Covina: For Your Consideration
The turf east of Flatiron and the photo district, NoMad and LoMad, is lush soil for adventurous and stylish eating: ABC Café and Cocina, NoMad, The Breslin, Gramercy Tavern. Coq Rico. Kat & Theo. La Pecora Bianca. I won’t go on. I’m not Zagat.
Covina stretches from the bar pass tables and banquettes past the open kitchen with its four counter seats.
Thanks to newsy alerts from FloFab at the Times, I had Covina on my new restaurant list, but with no particular imperative to get there. Lyn, a neighborhood local, chose it for our first meeting. Many turns of the taxi meter later, the driver spotted the marquee on 27th Street.
It looks familiar. Covina. Have I been here before? Is it one of the dozens of vaguely Italian, California-inspired, or trending French spots I’ve lingered in this year, not good or bad enough to write about? I walk past the bar, some tables, the banquettes wrapped in more or less Indian fabric, printed panels between storage cupboards on the back wall, past the four counter seats at the open kitchen to our table facing the action.
How about a wonderfully blistered pie with Brussels sprouts, mascarpone, Fontina bèchamel and pear thins?
I choose the $14 Boulevardier. “A Negroni meets a Bourbon Manhattan – an aperitif for the whiskey lover.” That’s after rejecting the Madeira Cobbler “garnished with wild abandon.” I instruct my three companions to each choose two dishes in any category while I send the server off to fetch a pizza. I don’t even need to see a serious wood-burning oven. If pizza is on the menu, that’s how I like to launch dinner.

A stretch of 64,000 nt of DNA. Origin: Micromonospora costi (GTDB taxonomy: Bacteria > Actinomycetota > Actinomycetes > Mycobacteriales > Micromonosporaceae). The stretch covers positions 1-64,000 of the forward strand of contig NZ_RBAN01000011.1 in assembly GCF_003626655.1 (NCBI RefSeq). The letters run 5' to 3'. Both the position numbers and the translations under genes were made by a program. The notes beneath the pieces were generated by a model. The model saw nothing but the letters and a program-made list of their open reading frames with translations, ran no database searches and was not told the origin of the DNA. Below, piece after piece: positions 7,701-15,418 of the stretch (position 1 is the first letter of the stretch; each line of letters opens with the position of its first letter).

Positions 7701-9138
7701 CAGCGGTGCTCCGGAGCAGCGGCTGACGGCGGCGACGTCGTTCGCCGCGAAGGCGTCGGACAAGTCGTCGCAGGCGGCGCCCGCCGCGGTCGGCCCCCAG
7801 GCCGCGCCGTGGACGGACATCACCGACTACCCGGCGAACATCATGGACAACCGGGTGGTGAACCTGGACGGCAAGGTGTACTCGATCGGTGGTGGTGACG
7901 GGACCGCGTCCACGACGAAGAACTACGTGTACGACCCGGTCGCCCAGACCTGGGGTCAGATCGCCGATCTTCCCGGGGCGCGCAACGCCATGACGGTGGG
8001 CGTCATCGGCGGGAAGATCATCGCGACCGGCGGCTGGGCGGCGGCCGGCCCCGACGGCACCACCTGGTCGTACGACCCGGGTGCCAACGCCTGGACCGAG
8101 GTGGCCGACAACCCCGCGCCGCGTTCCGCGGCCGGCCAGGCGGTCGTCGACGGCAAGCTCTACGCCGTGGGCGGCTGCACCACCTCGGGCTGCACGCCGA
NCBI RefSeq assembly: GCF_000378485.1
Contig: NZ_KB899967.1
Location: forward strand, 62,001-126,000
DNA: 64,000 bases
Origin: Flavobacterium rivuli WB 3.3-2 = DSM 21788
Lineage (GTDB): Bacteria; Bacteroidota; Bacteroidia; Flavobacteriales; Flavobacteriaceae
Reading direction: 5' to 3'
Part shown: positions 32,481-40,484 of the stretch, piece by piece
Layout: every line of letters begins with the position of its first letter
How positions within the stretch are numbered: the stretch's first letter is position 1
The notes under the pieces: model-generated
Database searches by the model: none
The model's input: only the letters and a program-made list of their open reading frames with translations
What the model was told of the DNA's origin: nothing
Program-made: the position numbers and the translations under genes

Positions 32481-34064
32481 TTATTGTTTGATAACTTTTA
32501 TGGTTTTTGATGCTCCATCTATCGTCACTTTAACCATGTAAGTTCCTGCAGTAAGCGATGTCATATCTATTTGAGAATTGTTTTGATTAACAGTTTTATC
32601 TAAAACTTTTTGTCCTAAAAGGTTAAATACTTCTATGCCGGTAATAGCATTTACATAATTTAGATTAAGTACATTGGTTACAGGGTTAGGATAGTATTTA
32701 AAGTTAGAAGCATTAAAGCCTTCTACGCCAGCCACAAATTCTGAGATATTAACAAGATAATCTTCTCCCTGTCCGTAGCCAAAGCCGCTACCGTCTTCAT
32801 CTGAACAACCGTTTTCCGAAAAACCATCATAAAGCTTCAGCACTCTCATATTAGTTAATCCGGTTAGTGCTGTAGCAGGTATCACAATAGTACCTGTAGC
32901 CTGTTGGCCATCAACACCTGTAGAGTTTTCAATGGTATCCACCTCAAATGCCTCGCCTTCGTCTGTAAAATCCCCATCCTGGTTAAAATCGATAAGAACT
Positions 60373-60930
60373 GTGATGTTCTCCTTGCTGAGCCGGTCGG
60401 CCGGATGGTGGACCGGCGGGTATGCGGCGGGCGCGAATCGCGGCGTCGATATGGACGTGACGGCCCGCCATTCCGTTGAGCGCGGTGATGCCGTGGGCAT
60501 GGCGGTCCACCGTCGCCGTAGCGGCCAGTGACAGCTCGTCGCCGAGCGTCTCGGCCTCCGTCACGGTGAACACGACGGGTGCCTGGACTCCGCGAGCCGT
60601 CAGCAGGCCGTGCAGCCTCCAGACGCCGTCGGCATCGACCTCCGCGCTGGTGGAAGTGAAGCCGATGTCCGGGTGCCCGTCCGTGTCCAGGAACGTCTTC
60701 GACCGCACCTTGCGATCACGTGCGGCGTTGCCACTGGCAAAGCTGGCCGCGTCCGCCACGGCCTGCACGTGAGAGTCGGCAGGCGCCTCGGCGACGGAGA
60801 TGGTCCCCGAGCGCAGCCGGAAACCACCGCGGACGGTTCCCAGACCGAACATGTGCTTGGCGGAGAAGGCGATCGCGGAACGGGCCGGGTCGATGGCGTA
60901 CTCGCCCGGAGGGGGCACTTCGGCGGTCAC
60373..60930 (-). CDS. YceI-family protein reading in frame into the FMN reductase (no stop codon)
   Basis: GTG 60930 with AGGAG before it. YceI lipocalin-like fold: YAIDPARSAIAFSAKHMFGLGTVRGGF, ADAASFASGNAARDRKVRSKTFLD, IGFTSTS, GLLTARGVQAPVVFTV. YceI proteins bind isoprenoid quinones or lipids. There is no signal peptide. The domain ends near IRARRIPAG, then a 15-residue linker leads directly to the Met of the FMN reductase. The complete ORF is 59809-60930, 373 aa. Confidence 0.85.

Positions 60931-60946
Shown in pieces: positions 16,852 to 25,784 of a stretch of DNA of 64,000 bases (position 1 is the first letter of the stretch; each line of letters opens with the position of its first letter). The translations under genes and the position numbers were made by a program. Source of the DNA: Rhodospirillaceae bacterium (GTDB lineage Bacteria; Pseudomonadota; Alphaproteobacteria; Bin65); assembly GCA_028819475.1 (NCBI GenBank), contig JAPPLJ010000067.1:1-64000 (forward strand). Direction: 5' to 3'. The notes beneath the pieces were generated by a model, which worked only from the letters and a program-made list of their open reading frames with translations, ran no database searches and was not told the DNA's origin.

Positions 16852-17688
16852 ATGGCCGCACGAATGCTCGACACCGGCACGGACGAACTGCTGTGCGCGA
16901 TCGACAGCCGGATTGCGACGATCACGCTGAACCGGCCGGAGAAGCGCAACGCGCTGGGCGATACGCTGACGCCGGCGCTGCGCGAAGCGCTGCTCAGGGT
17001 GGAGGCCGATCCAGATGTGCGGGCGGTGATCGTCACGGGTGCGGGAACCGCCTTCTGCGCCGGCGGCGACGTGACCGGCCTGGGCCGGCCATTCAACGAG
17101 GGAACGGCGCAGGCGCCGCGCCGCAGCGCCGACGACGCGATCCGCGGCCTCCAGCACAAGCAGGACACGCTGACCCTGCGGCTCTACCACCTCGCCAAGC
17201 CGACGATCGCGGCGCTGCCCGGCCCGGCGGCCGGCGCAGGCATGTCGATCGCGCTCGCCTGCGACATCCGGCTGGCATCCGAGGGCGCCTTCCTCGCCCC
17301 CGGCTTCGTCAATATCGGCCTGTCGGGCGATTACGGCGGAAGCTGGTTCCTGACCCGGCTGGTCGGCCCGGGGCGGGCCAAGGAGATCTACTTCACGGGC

Shaved asparagus is tossed with black pepper and pecorino – Cacio e Pepe.
I let Lyn decide – it’s her domain, after all, but the rest agree: Brussels sprouts with mascarpone and fontina béchamel. That puffed up, blistered beauty on a black metal stand gets my attention even before the first bite. It looks like one of Laurent Tourondel’s singed beauties at L’Amico – but bigger. More expensive, too. It’s a smart couturier pie with impressive breeding, make that breading.
Hungarian fry bread is covered with smoked salmon curls and red onion slivers on kefir ranch dressing.
I have to try the Hungarian fry bread, too, even though it might seem redundant, if not dangerous, after the pizza. I can assure you it’s a moment in culinary history for fry bread. (Click here to read about fry bread seduction at Nix) Covina’s crisped dough wears a silken blanket of smoked salmon, on top of kefir ranch creaminess, with scattered lemon zest and a spill of greenery for intimations of healthful nutrition.
Covina is another restaurant not serving free bread. Not that we need bread at this point, although one of our foursome decides he must have the baked-to-order Parker House rolls to scoop up the polenta under the shrimp. He tries the spicy honey butter, too, while the rest of us look on in admiration.
Chicken skin crisps stand up in chicken liver and foie gras mousse stretched across the pottery plate.
Almost everything on the menu is quirky or, at least, a bit differently tricked out than might be expected. Chicken liver and foie gras mousse is spread like frosting on a heavy ceramic plate with chips of chicken skin cracklings standing up, and a scattering of pickled and fresh radish thins. See what I mean? I could never have put that together. Fresh fried artichoke chips stud the salmon tartare, plus celery leaves and radish curls.
My friend who ordered the curried cauliflower (listed under “Share”) finds the thick, heavily spiced stew of peas, charred garlic yogurt and cilantro mint chutney too intense. “It should be a main course,” he keeps insisting. Yes, it’s complex and filling, but that’s not anything I’m likely to complain about.
Pork, veal and beef meatballs park in San Marzano tomato sugo.
Pork, veal and beef meatballs in a San Marzano tomato sauce or the homemade fennel pork sausage offer comfort and familiarity for less adventurous eaters who might be intimidated by shaved raw asparagus with black pepper and grated pecorino, aka “cacio e pepe.”